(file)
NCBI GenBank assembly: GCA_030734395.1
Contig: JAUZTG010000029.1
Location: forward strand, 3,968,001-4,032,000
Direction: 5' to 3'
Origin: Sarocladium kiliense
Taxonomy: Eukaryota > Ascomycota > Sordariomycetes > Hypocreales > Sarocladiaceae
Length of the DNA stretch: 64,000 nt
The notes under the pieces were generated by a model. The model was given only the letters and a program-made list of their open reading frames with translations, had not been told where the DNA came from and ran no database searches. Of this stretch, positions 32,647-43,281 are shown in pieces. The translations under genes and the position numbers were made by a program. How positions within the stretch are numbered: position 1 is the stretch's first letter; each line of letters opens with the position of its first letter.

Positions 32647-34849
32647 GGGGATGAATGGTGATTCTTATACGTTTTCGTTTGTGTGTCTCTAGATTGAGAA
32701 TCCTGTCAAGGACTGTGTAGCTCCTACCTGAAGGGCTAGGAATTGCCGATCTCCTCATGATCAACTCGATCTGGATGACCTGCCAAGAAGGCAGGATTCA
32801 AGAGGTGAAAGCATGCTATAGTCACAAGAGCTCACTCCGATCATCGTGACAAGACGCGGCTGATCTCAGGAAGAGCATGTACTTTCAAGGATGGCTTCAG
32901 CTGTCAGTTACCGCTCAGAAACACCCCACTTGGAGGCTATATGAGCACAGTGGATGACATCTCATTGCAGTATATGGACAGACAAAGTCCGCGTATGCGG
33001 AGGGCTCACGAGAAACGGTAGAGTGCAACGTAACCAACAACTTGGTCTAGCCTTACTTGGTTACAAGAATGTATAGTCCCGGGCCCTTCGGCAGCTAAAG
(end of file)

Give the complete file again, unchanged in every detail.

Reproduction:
NCBI GenBank assembly: GCA_030734395.1
Contig: JAUZTG010000029.1
Location: forward strand, 3,968,001-4,032,000
Direction: 5' to 3'
Origin: Sarocladium kiliense
Taxonomy: Eukaryota > Ascomycota > Sordariomycetes > Hypocreales > Sarocladiaceae
Length of the DNA stretch: 64,000 nt
The notes under the pieces were generated by a model. The model was given only the letters and a program-made list of their open reading frames with translations, had not been told where the DNA came from and ran no database searches. Of this stretch, positions 32,647-43,281 are shown in pieces. The translations under genes and the position numbers were made by a program. How positions within the stretch are numbered: position 1 is the stretch's first letter; each line of letters opens with the position of its first letter.

Positions 32647-34849
32647 GGGGATGAATGGTGATTCTTATACGTTTTCGTTTGTGTGTCTCTAGATTGAGAA
32701 TCCTGTCAAGGACTGTGTAGCTCCTACCTGAAGGGCTAGGAATTGCCGATCTCCTCATGATCAACTCGATCTGGATGACCTGCCAAGAAGGCAGGATTCA
32801 AGAGGTGAAAGCATGCTATAGTCACAAGAGCTCACTCCGATCATCGTGACAAGACGCGGCTGATCTCAGGAAGAGCATGTACTTTCAAGGATGGCTTCAG
32901 CTGTCAGTTACCGCTCAGAAACACCCCACTTGGAGGCTATATGAGCACAGTGGATGACATCTCATTGCAGTATATGGACAGACAAAGTCCGCGTATGCGG
33001 AGGGCTCACGAGAAACGGTAGAGTGCAACGTAACCAACAACTTGGTCTAGCCTTACTTGGTTACAAGAATGTATAGTCCCGGGCCCTTCGGCAGCTAAAG